MANHATTAN (CN) — As Bill O’Reilly lost his job Wednesday, an old rivalry that his Fox News program often gave airtime flared up again, this time in court.
Nomiki Konst kindled the flames of the feud on Twitter, hearkening back to her regular appearances on “The O’Reilly Factor” where she often sparred with Andrea Tantaros, a conservative pundit who like O’Reilly has found herself on the outs with Fox.
“Remember that time Bill O'Reilly kicked me off a weekly spot on his show after Andrea Tantaros physically attacked me & threatened me?” Konst asked her more than 55,000 Twitter followers on Tuesday. “I do!”
Having already depicted Fox News as a “Playboy Mansion-like cult” in a 2016 lawsuit, Tantaros wasted little time to respond, slapping Konst with a suit for defamation Wednesday in Manhattan Supreme Court.
Konst, now a star reporter for the progressive Young Turks Network, did not immediately provide a comment on the 7-page complaint. As Tantaros tells it, her treatment in the tweet is part of a vast smear campaign Fox News has orchestrated against its accusers.
Tantaros' claims draw from a Salon story this week that said disgraced former Fox News CEO Roger Ailes had hired New Media Strategies to create "sock-puppet" blogs called the Girls of Fox News, which promoted female news anchors in a sexist manner.
That April 18 article quotes Pete Snyder, the former CEO of New Media Strategies, as denying any connection to those websites. But Tantaros now claims in her lawsuit that Snyder and his new company, Disruptor Inc., went on the offensive against Fox's accusers.
Attorneys for Snyder, who is not a party to the new Tantaros lawsuit, strenuously deny these claims.
“The timing of the Konst tweet — one hour and 17 minutes after Tantaros’s counsel informed Snyder's counsel that Tantaros would be going forward with her lawsuit against Snyder no later than April 20, 2017 — is highly suspicious,” the complaint says.
Tantaros claims that Konst fired off her tweet “at the behest of” Fox’s spokeswoman Irena Briganti, hoping to get invited back on her old platform.
“Konst had a strong motive to do Briganti's bidding because Konst desperately wants to appear regularly on Fox News,” the complaint says.
Tantaros charged Konst and Briganti with libel per se, the legal term for falsely accusing someone in print of committing a crime.
The ex-pundit's conspiracy narrative has been denied by almost every party.
“I had nothing whatsoever to do with Ms. Konst’s decision to publish a tweet about her views on Bill O’Reilly, in which she mentioned Andrea Tantaros,” Briganti said in a statement through her attorneys at Dechert LLP. “I have never even met or spoken with Ms. Konst.”
Randy Mastro, an attorney for Snyder with the firm Gibson Dunn, also denied that Snyder had been behind any social-media campaign against Tantaros.
“This lawsuit has nothing to do with Pete Snyder, who hasn't worked for Fox News since 2012, other than as an on-air contributor," Mastro said in an email. "The allegations about Mr. Snyder are false, and included for no other purpose than to try to pressure him into a settlement, as the pleading admits. It's a sham and a shakedown, which we won't fall for. So whatever Ms. Tantaros' claims against Fox, she should leave Pete Snyder out of it.”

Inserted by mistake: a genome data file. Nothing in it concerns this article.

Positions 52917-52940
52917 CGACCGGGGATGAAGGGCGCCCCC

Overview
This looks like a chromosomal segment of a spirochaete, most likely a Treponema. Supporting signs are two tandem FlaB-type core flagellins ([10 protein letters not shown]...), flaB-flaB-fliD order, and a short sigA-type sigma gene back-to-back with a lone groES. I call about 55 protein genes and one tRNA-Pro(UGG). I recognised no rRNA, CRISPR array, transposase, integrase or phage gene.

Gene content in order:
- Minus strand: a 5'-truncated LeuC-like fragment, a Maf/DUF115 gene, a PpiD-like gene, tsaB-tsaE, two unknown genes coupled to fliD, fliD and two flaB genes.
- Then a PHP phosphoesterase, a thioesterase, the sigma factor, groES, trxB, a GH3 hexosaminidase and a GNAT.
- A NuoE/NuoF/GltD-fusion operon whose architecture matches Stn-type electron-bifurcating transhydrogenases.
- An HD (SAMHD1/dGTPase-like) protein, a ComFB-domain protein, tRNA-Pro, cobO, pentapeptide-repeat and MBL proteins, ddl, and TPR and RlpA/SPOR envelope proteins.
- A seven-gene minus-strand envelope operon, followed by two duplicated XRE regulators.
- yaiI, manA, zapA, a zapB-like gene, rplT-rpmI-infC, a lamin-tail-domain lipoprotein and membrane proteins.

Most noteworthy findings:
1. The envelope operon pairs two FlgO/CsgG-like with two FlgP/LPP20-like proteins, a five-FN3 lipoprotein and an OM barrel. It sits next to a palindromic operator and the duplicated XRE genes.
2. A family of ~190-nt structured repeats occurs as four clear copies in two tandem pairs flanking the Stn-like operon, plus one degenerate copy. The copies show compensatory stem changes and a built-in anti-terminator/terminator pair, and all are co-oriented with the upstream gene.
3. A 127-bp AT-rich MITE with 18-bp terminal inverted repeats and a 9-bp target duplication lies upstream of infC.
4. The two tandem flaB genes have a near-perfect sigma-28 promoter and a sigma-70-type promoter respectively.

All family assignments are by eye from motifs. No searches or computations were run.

Other than the timing, Tantaros cites little evidence in her complaint suggesting coordination between Konst and Briganti.
The politics of The Young Turks, which currently employs Konst, could not be farther apart from her former platform on Fox News.
Reaching 50 million monthly viewers on YouTube, The Young Turks had been one of the few influential broadcasters that ran mostly sympathetic coverage of Sen. Bernie Sanders in the Democratic presidential primary. Konst had been a Sanders surrogate during that campaign.
Konst, who also hosts the three-hour show “The Filter” on SiriusXM Progress, has delivered commentary on networks across the political spectrum, including CNN, CBS, MSNBC and several other networks.
The New York Times reported on Thursday that O’Reilly will receive a severance package of $25 million, the equivalent of one year’s salary.
UltraViolet, a Washington-based group that petitioned for O’Reilly’s ouster, denounced the big payout, which it noted comes on the heels of a $40 million payment to Ailes after the CEO was fired.
“In the past year alone, in response to a rampant culture of sexual abuse at Fox News, 21st Century Fox has paid out more than of $65 million in golden parachutes to the male serial sexual abusers,” the group’s chief campaigns officer Karin Roland said in a statement. “That is more than four times what they have paid to the women who were the victims of this abusive culture. This is disgusting. Shareholders, advertisers, Fox News employees and viewers should be deeply disturbed by the perverse incentives at Fox News —in which serial sexual abusers walk away with big checks and zero accountability.”
EDITOR'S NOTE: An earlier version of this article mischaracterized the reporting in a Salon article about Fox News and New Media Strategies. Courthouse News regrets the error.
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